Aggressive response, cautious public keeps Alaska wildfires down despite dangerous conditions

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ANCHORAGE, Alaska — A rapid and aggressive response to the start of Alaska wildfire season has keep burned acreage to a minimum despite persistent hot and dry weather that has keep underbrush from turning green in much of the state.

Through Sunday, Alaska Interagency Coordination Center reported 159 fires in 2015, but they had burned fewer than seven square miles.

"We've been pretty aggressive with our initial attack efforts," said spokesman Tim Mowry in Fairbanks. "When a fire has broken out, we've gotten right on top of it."

Most fires occur in summer, when lightning strikes are common. Alaska's largest burn year since record-keeping began in 1939 was 2004, when 10,900 square miles of forest burned. In the last decade, an average of 1,875 square miles of forest has burned annually.

Spring wildfires are mostly caused by people. Fires have been spaced out so that firefighters have been able to concentrate resources when one begins.

As the 555-acre Bolgen Creek Fire north of Fairbanks along the Steese Highway was winding down Wednesday, the Seaton Road House fire began and spread to both sides of the Alaska Highway about 50 miles northwest of the Canada border.

Firefighters responded with an attack with aircraft that dropped 30,000 gallons of retardant and 45,000 gallons of water.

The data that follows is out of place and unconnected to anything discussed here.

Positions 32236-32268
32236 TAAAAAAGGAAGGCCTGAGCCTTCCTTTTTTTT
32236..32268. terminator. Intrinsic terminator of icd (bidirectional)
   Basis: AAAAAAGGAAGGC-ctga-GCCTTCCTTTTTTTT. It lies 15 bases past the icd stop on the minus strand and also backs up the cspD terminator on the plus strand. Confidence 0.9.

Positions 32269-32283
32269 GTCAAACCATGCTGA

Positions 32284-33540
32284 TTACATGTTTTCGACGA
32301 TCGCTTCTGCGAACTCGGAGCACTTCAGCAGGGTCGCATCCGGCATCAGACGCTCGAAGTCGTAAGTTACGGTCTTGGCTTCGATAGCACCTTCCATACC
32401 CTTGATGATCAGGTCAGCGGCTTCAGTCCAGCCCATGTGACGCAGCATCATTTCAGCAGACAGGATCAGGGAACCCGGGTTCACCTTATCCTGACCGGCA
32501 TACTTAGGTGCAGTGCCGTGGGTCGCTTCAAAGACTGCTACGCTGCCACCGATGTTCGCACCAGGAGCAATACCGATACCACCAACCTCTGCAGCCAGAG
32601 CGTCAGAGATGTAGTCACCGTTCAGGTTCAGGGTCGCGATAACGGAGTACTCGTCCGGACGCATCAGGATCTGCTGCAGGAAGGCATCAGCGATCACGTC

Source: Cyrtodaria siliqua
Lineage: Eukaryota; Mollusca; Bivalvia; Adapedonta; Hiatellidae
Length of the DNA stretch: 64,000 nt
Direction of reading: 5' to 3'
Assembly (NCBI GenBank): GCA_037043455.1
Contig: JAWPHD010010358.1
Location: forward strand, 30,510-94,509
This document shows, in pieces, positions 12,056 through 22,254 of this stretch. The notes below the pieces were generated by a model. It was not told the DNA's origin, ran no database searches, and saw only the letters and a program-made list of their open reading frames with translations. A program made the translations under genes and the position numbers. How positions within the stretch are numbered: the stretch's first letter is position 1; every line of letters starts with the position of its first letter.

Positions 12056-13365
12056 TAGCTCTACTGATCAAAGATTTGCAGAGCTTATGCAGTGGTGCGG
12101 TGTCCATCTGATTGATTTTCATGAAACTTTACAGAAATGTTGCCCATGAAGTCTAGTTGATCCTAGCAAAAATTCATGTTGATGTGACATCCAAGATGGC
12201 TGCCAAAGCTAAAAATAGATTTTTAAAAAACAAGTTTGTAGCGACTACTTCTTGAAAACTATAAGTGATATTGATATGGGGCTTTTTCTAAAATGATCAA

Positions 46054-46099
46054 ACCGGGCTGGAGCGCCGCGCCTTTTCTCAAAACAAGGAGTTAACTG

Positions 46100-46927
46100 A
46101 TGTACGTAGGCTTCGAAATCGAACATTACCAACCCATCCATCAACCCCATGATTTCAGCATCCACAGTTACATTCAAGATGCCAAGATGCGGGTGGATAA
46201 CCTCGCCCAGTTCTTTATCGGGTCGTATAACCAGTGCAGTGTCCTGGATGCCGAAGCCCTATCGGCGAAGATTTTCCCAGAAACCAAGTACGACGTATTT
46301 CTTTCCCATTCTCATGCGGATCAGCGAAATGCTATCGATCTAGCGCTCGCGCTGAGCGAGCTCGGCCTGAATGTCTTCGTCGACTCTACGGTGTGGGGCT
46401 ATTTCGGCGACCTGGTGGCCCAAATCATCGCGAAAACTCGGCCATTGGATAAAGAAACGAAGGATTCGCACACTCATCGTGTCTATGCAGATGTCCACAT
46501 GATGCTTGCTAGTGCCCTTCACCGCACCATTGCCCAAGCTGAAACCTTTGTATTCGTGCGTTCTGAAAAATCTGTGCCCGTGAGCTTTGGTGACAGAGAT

"Just blasted it," Mowry said. It remains at 338 acres, or about a half a square mile, as about 136 people continue to mop up.

A high-pressure weather system keeping high temperatures and low humidity in place is expected to continue this week in eastern Interior Alaska. Red flag warnings remain in effect for the Yukon River Flats and surrounding uplands, Fortymile River country, the Deltana-Tanana flats, and the Eastern Alaska Range.

Other parts of the state are dry as well.

Alaska's first two lighting fires of 2015 were in southeast Alaska, where both lightning and fires are infrequent. Although they burned less than three acres, it's the only time anyone can remember that the first lighting fires occurred in the region known for a climate like that of Seattle.

"That sort of shows you how dry things are around the entire state," Mowry said. "Whenever you have concerns about fires in southeast, it's dry. It's a rainforest."

The continuing fire danger led to the movement of more firefighting assets to Alaska. Two air tankers, another water-scooping aircraft and 16 smokejumpers from the U.S. Bureau of Land Management in Boise, Idaho, were brought north last week.

Some of the credit for the favorable fire season so far also has to go to Alaskans keeping camp fires small and following burn rules, Mowry said.

"Big kudos to the public because we haven't had a big fire yet even though we've got pretty critical conditions," he said. "Some of that has to be credited to the public's awareness and responsibility as far as adhering to guidelines and safe burning practices."

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